I should be sleeping, but I had a happy day, so I wanted to bless you all with some of my positivity! Nothing in particular made the day a great one, I was just in one of my zones, was somewhat productive and even mopped the kitchen floor before getting into bed. Lila was extra cute and we even shared a two-hour nap together.
A few updates on our sweet BUG:
-She swam in her first Minnesota Lake — Grace Lake in Bemidji, MN — with her cousins Kaleb and Jenna, and loved it. Then she fell asleep beneath a tree on the sand.
-She got a new physical therapy area set up in her room (pictures coming later).
-She’s rolling around on the floor like crazy. Put something across the room and she’ll get to it simply by rolling in one direction. Problem-solver I tell you!
-She has developed a distaste for formula and a preference for blueberries, toast and cheese. None of us will be sad when the bottle goes away.
-Learning to suck from a straw is pretty fun and yummy … unless it’s formula.
-With no trees in the yard, we’ve been forced to get creative with Lila’s first swing. The garage is the new hangout and swinging shall be granted every day.
-No crawling or sitting yet. It’s tough to get around when you’re filled with 16 pounds of awesomeness.
We also recently saw a neurologist who would like Lila to have an MRI of her head and neck. Her head tilt keeps coming and going, and alternating sides. Everyone’s a bit perplexed. We’re hoping to rule out any problems in her spine. The head scan will show in detail the extent of Lila’s brain injury. We will be able to see if the part of the brain that affects her right hand is injured or not. I’m guessing it is, and of course cautiously optimistic about the whole thing, but this one really scares me folks. Lila will need to be sedated for two hours. I first received anesthesia when I was 26 and got my wisdom teeth out. I’m worried about the whole thing, but I know it will give us information we need so that we can decide how to best proceed with therapy.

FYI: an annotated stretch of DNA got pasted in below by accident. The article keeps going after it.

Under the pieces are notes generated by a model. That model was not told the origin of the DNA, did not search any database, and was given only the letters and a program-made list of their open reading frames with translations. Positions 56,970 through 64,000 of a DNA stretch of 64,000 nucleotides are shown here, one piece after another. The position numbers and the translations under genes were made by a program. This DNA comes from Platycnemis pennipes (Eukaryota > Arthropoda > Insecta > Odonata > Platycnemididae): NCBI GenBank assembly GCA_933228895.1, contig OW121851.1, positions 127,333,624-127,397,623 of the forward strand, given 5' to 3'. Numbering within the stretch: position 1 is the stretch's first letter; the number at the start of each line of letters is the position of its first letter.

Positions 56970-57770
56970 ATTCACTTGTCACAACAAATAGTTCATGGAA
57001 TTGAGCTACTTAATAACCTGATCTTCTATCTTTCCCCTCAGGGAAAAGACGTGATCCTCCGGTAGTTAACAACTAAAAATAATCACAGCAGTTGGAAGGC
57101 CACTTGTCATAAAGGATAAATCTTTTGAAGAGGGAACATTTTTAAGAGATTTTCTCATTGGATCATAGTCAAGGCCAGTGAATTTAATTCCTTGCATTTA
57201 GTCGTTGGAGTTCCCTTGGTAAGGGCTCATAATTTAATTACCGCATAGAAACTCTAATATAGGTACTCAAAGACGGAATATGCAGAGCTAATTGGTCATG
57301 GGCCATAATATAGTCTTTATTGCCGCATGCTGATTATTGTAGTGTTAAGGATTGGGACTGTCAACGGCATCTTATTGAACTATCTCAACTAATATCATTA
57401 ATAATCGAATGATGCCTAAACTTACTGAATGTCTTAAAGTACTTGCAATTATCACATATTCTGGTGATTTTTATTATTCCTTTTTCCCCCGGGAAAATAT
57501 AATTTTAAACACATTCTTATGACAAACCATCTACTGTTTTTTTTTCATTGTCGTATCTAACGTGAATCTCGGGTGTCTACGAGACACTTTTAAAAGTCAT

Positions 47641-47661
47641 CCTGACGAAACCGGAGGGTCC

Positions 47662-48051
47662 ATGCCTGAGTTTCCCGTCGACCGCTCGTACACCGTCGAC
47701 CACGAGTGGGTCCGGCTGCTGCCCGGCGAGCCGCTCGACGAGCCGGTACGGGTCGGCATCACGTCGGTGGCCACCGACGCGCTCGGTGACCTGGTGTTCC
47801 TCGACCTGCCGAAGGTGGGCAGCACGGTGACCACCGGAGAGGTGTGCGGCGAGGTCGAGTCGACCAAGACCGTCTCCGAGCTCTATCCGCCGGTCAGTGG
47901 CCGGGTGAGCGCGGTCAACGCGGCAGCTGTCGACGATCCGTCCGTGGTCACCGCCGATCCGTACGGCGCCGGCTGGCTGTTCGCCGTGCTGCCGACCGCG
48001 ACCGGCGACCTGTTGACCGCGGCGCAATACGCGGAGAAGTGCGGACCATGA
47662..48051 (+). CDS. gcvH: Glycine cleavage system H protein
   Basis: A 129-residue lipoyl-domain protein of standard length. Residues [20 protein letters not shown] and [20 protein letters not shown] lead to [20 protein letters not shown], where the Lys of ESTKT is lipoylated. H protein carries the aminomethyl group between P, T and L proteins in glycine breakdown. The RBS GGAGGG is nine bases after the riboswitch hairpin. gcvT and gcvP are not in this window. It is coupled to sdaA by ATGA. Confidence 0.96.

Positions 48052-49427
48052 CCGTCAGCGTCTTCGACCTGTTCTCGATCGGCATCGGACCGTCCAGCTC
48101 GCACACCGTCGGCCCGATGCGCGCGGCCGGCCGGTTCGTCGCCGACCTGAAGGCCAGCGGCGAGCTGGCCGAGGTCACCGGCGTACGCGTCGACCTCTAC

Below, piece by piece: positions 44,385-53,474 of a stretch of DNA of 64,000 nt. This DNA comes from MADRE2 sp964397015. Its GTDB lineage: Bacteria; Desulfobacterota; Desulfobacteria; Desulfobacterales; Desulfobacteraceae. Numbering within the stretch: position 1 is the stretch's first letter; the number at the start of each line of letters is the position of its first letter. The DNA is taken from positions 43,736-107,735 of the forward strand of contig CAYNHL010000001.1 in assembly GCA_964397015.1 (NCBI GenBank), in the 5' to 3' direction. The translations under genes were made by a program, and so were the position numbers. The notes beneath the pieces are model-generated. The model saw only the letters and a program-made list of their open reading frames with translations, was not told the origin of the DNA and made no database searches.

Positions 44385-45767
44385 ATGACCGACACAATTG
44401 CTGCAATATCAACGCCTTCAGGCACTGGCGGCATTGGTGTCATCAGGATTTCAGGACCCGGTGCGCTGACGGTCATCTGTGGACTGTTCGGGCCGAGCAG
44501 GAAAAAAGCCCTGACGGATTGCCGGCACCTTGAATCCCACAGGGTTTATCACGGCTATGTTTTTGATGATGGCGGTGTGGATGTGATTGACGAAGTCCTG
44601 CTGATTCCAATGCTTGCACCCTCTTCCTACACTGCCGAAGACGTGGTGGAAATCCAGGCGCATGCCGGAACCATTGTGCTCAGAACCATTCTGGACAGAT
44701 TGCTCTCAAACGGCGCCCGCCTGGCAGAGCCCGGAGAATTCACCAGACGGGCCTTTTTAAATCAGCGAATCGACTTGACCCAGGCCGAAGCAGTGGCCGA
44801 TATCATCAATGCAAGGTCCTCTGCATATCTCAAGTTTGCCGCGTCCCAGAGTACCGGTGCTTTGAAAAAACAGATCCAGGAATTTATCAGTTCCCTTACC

One type of therapy program we’re looking into is an intensive arm/hand restrain program at Children’s. Fancy term is constraint-induced movement therapy. They would cast her left (dominant) arm and hand so that she’d be forced to use her right. Sounds frustrating and cruel, but there are some really positive studies about the effectiveness. The program is 6 weeks long and includes 6 hours daily of intensive therapy. We haven’t decided to do this, but we are strongly leaning that way. We’ll make our decision after her MRI, which is Sept. 23.